If you’ve seen the recent round of spots (they ran throughout the fourth quarter of 2013) for Dodge Durango featuring the fictional character Ron Burgundy, you know how good they are. Crazy good. (Kudos to Wieden & Kennedy.) They’re stupid funny, with an offbeat wit that perhaps only Will Ferrell could channel in this character composite, a mashup of 70-‘s into 80’s d-list celebrity relics.
Here’s just one of the many spots that were filmed (likely loosely scripted and then ad-the-hell-libbed-out-of by Ferrell) for the campaign:
What’s more intriguing, of course, is that the spots were wildly effective. According to this article in Autoblog, Durango’s sales were up a staggering 59% in the first month of the campaign. Similarly, after three months of leadup, (the Durango spots were a marketing tie-up to promote the movie inasmuch as they were car ads,) the movie – who some have said didn’t live up to the hype – has raked in more than $108 million dollars at the box office (as of the weekend ending January 5, 2014) against a $50 million production budget. That’s a profit, yo. And it might have something to do with the more than 20 million views the spots have received on YouTube.
In a strange coincidence, another auto marketer (Honda) aligned with its own interesting character to help bolster holiday sales. In the fourth quarter of 2013, Honda ran a campaign of spots under the “Happy Honda Days” theme featuring Michael Bolton, a bit of caricature himself, something of a mashup of 80’s/90’s pop stardom realism.
In the spots, the VO asks, “what does it feel like to get a great deal at Happy Honda Days? Cue the Bolton.” (Cheeky, right? Ri-ight?) And then Bolton appears, singing wintry feel-good lyrics, like “Spread some cheer, the holidays are here…” and “now that the snow is falling down baby, my love is calling your name…” and the more heavy-handed “It’s a winter wonderland, and the snow is gonna blow.”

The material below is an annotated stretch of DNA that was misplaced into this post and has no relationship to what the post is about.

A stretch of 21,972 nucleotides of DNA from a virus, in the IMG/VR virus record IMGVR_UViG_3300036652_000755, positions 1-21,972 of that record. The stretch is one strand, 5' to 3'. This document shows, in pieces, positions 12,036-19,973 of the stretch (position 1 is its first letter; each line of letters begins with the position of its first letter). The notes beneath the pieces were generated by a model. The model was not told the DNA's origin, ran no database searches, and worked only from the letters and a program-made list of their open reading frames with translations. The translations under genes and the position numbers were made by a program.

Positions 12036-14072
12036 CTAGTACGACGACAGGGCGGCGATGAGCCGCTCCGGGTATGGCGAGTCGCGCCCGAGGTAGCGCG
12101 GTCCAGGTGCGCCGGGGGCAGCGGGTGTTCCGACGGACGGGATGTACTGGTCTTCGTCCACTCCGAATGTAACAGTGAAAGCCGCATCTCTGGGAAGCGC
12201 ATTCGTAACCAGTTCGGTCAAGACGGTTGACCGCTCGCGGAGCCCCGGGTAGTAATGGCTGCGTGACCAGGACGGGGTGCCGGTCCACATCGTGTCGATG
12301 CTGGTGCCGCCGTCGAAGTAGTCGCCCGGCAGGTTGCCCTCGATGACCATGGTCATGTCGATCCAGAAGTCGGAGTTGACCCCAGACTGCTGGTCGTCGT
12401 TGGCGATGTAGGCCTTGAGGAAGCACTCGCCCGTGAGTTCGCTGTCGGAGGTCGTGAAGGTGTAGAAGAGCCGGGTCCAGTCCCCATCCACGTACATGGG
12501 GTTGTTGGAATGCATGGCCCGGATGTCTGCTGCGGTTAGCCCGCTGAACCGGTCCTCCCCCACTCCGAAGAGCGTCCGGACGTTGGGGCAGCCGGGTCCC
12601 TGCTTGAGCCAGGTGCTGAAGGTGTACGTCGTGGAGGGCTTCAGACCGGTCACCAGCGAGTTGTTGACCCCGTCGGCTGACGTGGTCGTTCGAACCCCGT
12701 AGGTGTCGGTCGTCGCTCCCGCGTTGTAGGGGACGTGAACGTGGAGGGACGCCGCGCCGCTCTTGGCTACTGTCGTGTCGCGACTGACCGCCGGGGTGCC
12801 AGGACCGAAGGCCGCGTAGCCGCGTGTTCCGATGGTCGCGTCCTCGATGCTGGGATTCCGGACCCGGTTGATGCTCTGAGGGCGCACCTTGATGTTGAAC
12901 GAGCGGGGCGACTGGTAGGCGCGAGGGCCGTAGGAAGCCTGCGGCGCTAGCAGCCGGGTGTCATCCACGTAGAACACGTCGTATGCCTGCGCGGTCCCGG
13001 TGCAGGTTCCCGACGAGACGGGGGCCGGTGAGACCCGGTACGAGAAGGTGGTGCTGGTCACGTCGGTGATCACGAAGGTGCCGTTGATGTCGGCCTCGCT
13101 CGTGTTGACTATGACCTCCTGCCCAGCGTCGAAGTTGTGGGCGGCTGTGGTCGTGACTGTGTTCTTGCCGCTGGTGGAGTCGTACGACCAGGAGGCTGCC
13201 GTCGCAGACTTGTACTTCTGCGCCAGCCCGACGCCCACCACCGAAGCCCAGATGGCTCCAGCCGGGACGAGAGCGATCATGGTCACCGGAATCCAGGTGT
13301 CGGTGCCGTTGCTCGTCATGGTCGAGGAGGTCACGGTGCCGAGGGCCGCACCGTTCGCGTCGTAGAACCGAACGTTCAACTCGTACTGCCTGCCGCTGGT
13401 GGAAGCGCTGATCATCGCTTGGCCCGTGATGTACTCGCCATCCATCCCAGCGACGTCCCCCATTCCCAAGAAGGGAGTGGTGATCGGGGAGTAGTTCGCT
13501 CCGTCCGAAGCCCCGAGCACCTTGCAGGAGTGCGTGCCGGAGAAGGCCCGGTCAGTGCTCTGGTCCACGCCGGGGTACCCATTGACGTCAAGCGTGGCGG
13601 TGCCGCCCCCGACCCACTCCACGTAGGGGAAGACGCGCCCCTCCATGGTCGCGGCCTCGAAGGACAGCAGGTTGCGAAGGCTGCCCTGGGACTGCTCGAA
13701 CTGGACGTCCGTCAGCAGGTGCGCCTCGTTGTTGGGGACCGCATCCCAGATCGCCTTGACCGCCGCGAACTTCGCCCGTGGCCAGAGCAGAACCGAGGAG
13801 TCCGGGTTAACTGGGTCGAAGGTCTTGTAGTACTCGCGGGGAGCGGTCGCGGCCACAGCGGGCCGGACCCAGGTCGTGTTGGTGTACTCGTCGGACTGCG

Take a look:
All these songs were written specifically for the spots…and they’re goofy, but with a deceptively catchy feel that’s very, well, Bolton. That’s pretty neat.
But what’s really neat (and perhaps where Honda has out-cheeked Dodge in this strategy,) is the social component that’s wrapped into the spots. Here’s how the program worked. In late November, there was a 5-day window when people could message their friends via Facebook, Twitter, Instagram or Vine using a hashtag #XOXOBolton. Here’s “The Bolton” setting the stage himself:
Then a bunch of lucky winners did indeed get personalized songs from Bolton, and THOSE were really funny too: Check one out, delivered to the difficult-to-pronounce Erdle:
So, major props to Rubin Postaer (sorry, now known as RPA) for taking a good idea and going a few really creative steps further.
In comparing these two campaigns, (Dodge and Honda,) how would you crown a winner? Is it the quality of the idea? The production value? Or the reach? Dodge and Ron Burgundy rode a wave of laughter all the way to the bank, (for both brands, it turns out.) Honda went the whole way, integrated the celebrity endorsement (and really carried the joke through) in a rich and fun social media activation.
Honda wins on extending the activation and driving engagement.
But at the end of the day, we have a job to do. And in this inter-office smackdown, Burgundy and Durango win hands down for moving the needle way over into the profit redline.
So…who’s next on the cheeky auto endorsements? How about Alice Cooper and Verne Troyer for Mini Cooper? Huh? Whaddayasay?
Just spitballing here.